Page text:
On June 30, the Iowa Supreme Court clarified the necessary elements a plaintiff must prove to succeed in a claim for wrongful discharge in violation of public policy. Specifically, the Court considered whether or not a plaintiff needs to prove that her employer lacked a legitimate business justification for her termination. Ultimately, the Court held that a plaintiff is not required to make such a showing.
The Court grounded its decision in Iowa’s long held requirement that a plaintiff show her protected conduct was the determining factor for her termination, rather than merely a motivating factor. This higher standard of “but for” causation means that even if a plaintiff’s employer had a legitimate business justification to terminate her, a plaintiff could prevail as long as she could show that the factor that “tipped the scales” was the fact that the plaintiff engaged in protected conduct. Thus, the mere fact that an employer had some legitimate business reasons to fire an employee is not always a sufficient defense to a wrongful discharge claim.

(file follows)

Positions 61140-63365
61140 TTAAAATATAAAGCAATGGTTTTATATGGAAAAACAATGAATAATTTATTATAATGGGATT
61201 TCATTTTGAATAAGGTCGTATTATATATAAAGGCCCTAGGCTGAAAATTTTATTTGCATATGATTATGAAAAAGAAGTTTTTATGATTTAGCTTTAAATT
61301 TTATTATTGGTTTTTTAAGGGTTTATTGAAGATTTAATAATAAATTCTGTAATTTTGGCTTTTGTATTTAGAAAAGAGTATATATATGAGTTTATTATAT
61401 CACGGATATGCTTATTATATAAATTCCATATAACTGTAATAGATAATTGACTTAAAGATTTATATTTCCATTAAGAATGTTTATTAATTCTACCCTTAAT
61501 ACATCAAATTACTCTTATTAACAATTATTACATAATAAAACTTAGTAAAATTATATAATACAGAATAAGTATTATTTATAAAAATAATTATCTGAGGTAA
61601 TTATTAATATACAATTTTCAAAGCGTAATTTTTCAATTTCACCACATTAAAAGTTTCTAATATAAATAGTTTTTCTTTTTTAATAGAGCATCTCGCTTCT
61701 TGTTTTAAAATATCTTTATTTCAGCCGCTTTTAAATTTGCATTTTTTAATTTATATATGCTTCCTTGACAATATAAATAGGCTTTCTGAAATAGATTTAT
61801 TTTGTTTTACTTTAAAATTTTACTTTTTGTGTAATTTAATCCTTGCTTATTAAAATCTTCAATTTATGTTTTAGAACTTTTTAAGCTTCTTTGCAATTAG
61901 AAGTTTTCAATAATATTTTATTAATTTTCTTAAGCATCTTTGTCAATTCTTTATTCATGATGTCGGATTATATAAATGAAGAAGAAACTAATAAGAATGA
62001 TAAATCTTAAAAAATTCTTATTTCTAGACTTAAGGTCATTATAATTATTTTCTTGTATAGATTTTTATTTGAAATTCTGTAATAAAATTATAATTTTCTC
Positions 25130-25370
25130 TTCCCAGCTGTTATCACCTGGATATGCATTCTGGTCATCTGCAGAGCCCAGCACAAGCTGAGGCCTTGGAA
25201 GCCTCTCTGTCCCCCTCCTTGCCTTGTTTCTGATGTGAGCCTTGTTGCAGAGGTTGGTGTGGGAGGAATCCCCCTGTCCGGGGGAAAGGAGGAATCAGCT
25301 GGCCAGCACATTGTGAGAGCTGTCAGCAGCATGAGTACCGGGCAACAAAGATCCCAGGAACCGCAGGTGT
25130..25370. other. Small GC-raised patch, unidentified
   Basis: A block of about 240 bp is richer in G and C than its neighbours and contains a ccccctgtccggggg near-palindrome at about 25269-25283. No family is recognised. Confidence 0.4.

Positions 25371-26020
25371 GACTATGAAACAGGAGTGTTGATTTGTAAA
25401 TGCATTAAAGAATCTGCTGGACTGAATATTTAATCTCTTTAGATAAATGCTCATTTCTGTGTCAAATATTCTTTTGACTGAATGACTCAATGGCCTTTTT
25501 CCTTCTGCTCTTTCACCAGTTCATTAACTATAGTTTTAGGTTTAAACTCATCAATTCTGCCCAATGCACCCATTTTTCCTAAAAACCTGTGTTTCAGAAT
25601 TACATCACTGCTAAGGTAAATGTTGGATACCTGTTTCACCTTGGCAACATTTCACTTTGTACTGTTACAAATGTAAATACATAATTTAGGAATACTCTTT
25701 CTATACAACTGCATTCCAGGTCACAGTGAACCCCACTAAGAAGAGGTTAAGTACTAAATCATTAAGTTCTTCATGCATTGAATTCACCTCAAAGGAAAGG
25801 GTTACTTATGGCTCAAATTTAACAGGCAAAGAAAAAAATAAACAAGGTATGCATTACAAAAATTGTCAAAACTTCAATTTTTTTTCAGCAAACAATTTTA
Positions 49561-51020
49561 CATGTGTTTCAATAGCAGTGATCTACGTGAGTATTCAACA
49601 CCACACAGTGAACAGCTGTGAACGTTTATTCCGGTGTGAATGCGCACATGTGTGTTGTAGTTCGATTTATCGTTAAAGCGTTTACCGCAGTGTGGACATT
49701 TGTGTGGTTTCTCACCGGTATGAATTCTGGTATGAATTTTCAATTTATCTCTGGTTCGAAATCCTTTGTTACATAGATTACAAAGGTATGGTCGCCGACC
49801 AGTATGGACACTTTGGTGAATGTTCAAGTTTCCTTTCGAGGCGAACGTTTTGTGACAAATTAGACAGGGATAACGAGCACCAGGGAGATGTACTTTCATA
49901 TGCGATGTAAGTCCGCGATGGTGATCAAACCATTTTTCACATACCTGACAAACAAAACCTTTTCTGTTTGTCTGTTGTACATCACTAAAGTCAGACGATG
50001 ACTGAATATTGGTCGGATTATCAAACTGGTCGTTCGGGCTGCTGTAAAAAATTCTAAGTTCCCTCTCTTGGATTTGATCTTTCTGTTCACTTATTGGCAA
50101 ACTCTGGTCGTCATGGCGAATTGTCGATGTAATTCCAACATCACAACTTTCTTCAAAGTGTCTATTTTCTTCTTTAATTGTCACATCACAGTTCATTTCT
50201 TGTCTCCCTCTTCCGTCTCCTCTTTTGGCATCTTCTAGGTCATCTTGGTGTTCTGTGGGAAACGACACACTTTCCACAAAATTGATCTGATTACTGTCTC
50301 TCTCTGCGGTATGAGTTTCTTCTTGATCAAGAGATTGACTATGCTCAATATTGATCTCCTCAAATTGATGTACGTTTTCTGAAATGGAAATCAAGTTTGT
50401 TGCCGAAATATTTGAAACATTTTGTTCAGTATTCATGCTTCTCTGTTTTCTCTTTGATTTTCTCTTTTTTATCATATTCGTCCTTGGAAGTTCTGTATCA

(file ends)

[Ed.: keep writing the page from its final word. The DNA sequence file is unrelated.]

This ruling does not mean that an employer’s evidence of a legitimate business reason is irrelevant. Such evidence is still relevant for the employer to convince the fact finder that the business reasons supporting the termination were so strong as to defeat the conclusion that the protected conduct was the determining factor.
Finally, the Court carved out an exception to the general rule for an employer to use an “overriding business justification” as an affirmative defense. This exception applies to a situation in which an employer asserts a business justification rooted in a public policy that competes with the plaintiff’s protected conduct that is protected by another public policy. In those circumstances, the employer will succeed if it can show its public policy “trumps” the public policy that protects the plaintiff’s conduct.
See the full opinion: Terri Aleta Rivera v. Woodward Resource Center and State of Iowa, No. 14-0194, 2015 WL 3958720 (Iowa June 30, 2015).